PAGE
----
In Bender v. Anglin, 207 Ga. 108, 60 S.E.2d 756, certiorari denied, 340 U.S. 878, 71 S. Ct. 125, 95 L. Ed. 638, in which it was held that an amendment purporting to reduce benefits provided by a pension act violated the constitutional provision prohibiting the impairment of the obligation of a contract and was void as to a fireman who was in service and had contributed to the pension fund prior to the adoption of the amendment, the pension plan there under consideration being different from the plan now before this Court, the court, discussing the difference between a contributory and a noncontributory pension plan, after quoting the general rule stated in 40 Am.Jur., Pensions, Section 24, said: "This general rule is applicable to gratuities as distinguished from grants for a consideration. It controls in those cases where the laws providing therefor are so construed as to hold that the pensioner pays no consideration for the grant received under such plan. Pennie v. Reis, 132 U.S. 464, 10 S. Ct. 149, 33 L. Ed. 426; Frisbie v. United States, 157 U.S. 160, 15 S. Ct. 586, 39 L. Ed. 657; Lynch v. United States, 292 U.S. 571, 54 S. Ct. 840, 78 L. Ed. 1434. See also People ex rel. Donovan v. Retirement Bd. P. A. & B. F., 326 Ill. 579, 158 N.E. 220, 54 A.L.R. 943; City of Dallas v. Trammell, 129 Tex. 150, 101 S.W.2d 1009, 112 A.L.R. 1009. It would be an unjustified distortion of this general rule to apply it in cases where the laws providing for retirement and disability compensation are construed to require the recipients of such benefits to make valuable contributions as consideration for the benefits to be received.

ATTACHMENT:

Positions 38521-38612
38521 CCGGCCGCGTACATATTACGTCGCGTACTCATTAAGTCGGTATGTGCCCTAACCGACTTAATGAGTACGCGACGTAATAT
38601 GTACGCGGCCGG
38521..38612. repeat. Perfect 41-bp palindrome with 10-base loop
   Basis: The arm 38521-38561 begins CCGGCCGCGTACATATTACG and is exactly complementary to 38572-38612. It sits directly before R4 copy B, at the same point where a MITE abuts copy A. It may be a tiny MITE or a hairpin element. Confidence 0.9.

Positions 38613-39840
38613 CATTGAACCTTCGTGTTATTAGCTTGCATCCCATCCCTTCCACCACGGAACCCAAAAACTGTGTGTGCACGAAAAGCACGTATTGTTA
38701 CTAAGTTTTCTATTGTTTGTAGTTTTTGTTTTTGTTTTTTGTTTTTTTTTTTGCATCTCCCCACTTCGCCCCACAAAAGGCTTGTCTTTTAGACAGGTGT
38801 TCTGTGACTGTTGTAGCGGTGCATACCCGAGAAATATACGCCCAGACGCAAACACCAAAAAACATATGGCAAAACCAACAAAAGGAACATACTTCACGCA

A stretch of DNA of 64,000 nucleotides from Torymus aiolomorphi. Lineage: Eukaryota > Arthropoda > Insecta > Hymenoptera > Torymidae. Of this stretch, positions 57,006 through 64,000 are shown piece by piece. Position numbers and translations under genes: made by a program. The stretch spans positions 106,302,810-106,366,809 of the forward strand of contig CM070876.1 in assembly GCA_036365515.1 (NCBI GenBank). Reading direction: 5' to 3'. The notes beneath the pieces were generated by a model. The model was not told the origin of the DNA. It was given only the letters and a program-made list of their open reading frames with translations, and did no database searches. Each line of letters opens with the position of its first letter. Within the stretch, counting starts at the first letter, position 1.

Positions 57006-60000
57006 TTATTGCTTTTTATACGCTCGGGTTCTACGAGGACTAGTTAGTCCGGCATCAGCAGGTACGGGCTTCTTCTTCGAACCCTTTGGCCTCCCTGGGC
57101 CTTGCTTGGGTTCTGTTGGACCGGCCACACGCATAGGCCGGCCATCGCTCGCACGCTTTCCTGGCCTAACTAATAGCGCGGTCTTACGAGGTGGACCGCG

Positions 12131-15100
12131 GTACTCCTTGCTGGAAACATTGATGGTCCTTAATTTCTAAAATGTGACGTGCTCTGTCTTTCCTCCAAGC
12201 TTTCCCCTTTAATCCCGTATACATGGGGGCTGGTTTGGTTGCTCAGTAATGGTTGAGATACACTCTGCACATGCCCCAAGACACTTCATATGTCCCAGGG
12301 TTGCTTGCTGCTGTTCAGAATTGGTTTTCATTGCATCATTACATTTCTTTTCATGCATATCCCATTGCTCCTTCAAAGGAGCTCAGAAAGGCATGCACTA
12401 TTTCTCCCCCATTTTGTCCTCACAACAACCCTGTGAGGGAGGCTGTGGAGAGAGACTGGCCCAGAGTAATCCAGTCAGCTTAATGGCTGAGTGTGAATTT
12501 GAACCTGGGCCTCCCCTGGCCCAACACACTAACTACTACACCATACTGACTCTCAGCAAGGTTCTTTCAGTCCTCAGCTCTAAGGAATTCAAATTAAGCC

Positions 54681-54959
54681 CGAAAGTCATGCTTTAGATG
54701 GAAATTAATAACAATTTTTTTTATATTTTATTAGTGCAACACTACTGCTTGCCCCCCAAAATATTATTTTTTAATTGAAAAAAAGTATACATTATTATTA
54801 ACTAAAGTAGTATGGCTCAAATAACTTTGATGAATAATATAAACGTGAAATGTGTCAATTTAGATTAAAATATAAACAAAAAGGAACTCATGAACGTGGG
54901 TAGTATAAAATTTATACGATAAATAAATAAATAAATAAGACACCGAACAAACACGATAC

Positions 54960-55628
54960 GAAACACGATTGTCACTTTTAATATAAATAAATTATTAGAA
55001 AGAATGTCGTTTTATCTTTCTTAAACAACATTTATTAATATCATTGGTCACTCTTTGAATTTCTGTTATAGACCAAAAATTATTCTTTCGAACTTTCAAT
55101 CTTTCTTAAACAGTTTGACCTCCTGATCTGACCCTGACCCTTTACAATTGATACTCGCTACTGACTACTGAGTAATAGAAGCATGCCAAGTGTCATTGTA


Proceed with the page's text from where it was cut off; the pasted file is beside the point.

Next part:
"There is an exception to the general rule denying any vested right in gratuitous pensions, which is: where any particular payment under a pension plan has become due, the pensioner has a vested right to such due payment. 54 A.L.R. 945; 112 A.L.R. 1010. It is well at this point to emphasize that this exception applies to payments that have accrued and to them only, and it does not purport to confer vested rights to future payments that have not accrued, which would constitute a violation of the general rule above quoted. But if the pension law is still in effect when a payment under terms of that law becomes due the pensioner, he thereby acquires a vested right in such payment because it accrues to him under a law then in effect and not because of any consideration flowing from the pensioner that binds the government to pay him anything. This could not be said of future payments that have never accrued when the law is amended or repealed."

It has been stated that in all jurisdictions in which the point has been judicially considered it has been held that where, by the terms of any public employees' pension statute a particular pension payment has become due and payable, the pensioner's right to that payment is vested and can not be adversely affected by subsequent legislation. 52 A.L.R.2d 442, footnote 12.